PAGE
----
Developers of the cryptocurrency Montero have eliminated a bug that could allow intruders to "burn" funds in organizations' wallets while sacrificing only a modest amount in the form of transaction commissions. This is reported in the official announcement of the project.
Identifying the bug has been made possible thanks to a scenario of a hypothetical attack described by one of the users on the Monero subreddit. A participant asked what would happen if you sent a lot of transactions to the so-called stealth address. In an attempt to answer the question, the developers discovered a vulnerability in the monero code. The stealth address is one of the methods for ensuring the confidentiality of transactions in monero. With its help, the recipient can receive an unlimited number of public payments for one published address which will not be tracked.
A bug was addressed via a software patch and first distributed privately between exchanges and the merchant and then publicly disclosed through an autopsy on the project website. It allowed the intruder to deliberately "burn" the XMR by sending several payments to the same hidden address. This the recipient could spend the same coin a second time. As a result, funds sent through subsequent transactions would be transferred to the category of insolvent because these transactions would lead to duplication of keys that would be rejected as alleged double attacks.
Although there is no direct benefit in such actions, the project team assumes that the attackers could have other interests. For example, after an attack using a stealth address, they could conduct one exchange of XMRs for bitcoins and withdraw them leaving the exchange with burned coins.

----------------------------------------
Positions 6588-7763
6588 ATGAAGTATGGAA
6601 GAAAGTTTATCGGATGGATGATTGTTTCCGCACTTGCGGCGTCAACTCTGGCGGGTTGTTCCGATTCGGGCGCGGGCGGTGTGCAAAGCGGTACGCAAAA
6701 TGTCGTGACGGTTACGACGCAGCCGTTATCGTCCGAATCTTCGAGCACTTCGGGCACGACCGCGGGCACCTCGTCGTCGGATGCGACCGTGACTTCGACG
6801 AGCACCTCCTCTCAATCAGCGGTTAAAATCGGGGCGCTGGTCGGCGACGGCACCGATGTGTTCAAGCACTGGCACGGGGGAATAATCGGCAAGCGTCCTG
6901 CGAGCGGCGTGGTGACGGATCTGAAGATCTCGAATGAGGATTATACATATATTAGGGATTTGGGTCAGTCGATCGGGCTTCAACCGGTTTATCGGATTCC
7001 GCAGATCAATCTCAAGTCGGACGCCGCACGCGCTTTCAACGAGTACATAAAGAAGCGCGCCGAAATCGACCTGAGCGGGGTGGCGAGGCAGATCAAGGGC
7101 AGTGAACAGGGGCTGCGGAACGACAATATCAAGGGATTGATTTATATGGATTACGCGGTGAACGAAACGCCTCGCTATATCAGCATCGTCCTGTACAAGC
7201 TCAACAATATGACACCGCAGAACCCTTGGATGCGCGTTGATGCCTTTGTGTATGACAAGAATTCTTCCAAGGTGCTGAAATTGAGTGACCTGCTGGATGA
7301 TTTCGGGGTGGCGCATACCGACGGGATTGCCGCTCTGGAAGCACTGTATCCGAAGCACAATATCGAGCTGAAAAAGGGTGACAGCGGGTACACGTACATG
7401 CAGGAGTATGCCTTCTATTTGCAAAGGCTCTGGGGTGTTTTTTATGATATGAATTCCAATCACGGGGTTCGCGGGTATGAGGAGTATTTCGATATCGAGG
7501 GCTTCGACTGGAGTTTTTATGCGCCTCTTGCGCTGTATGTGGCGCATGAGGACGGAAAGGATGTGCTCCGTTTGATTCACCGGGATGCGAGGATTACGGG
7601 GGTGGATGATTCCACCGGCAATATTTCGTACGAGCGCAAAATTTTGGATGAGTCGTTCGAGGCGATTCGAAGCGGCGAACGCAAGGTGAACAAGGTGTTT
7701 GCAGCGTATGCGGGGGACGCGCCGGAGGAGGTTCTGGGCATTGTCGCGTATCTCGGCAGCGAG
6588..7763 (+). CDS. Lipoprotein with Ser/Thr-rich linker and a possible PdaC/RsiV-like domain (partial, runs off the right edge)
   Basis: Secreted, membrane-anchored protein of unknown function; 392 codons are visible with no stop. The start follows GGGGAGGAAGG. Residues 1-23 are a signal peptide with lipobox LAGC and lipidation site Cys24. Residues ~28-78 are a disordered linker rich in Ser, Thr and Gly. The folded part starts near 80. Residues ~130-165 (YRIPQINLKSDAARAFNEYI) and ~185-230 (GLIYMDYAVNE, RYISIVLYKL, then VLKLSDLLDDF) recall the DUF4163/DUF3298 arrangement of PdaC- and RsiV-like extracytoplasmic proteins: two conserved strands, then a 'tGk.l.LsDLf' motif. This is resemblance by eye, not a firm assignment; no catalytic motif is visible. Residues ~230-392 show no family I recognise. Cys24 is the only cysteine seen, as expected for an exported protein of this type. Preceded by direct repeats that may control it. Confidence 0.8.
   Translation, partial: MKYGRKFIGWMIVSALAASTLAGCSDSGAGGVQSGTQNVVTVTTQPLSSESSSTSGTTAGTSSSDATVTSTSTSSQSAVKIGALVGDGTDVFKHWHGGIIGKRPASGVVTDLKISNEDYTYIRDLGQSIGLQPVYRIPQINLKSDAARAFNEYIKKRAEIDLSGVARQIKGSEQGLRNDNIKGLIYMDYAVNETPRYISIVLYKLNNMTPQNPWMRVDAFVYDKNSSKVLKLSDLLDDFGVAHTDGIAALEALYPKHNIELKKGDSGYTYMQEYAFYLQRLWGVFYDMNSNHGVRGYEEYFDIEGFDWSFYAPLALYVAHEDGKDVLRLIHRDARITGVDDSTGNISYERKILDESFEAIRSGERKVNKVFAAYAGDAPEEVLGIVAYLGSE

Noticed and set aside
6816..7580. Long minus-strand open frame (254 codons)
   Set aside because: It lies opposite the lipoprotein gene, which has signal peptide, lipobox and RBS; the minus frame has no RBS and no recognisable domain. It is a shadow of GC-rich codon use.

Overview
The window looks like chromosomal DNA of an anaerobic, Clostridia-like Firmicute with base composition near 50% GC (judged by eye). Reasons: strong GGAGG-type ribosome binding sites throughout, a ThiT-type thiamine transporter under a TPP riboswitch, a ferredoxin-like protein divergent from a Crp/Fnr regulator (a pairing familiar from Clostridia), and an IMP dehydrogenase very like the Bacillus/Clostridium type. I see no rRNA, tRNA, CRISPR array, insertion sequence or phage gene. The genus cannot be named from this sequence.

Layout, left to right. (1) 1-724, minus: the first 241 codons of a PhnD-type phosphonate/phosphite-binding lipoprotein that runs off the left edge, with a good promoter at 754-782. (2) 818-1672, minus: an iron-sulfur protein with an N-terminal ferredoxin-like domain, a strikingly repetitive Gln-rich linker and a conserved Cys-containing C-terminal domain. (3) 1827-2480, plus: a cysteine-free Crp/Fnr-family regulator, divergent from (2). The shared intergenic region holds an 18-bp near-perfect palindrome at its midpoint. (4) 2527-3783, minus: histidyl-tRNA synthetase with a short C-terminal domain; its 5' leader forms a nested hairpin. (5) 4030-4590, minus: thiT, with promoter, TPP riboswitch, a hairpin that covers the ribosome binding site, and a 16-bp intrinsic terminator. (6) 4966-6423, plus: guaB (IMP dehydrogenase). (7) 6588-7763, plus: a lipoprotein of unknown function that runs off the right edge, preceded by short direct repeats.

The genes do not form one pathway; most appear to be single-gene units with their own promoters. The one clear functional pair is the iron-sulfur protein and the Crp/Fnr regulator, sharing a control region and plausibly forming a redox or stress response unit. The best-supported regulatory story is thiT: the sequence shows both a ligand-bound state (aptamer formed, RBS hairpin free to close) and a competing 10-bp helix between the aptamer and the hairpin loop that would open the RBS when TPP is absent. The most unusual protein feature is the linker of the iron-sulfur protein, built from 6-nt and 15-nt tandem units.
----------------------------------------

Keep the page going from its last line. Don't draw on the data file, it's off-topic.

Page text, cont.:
Currently ,the mentioned monero vulnerabilities have been fixed. Disclosure of the error had no significant effect on the price of the altcoin. It’s now trading at the level of $115, the price of XMR has decreased by 2,5% per day.
Monero is often praised for its reliability. But despite this, a number of vulnerabilities have already been discovered. One of them allowed hackers to steal coins directly from wallets on the exchanges. Hackers forged data about transactions and used it to deceive the support and charge XMR through social engineering.
Monero is also very fond of hidden miners. As of the middle of this year, 5% of altcoin emissions were mined with the help of malicious software. The study showed that scammers use the computing power of victims for monero mining in 85% of cases and only 8% of attacks are aimed at mining bitcoin. In most cases, hackers mine cryptocurrency with the consent of users who have given access to their capacities (albeit unconsciously), or through browser scripts, for example, Coinhive.
According to a recent study by Cyber Threat Alliance, a cyber-security firm, the cases of hidden cryptocurrency mining increased by 459% compared to the previous year. "If miners can gain access to use the processing power of your networks, then you can be assured that more sophisticated actors may already have access. Illicit cryptocurrency mining is the figurative canary in the coal mine, warning you of much larger problems ahead," the document says.
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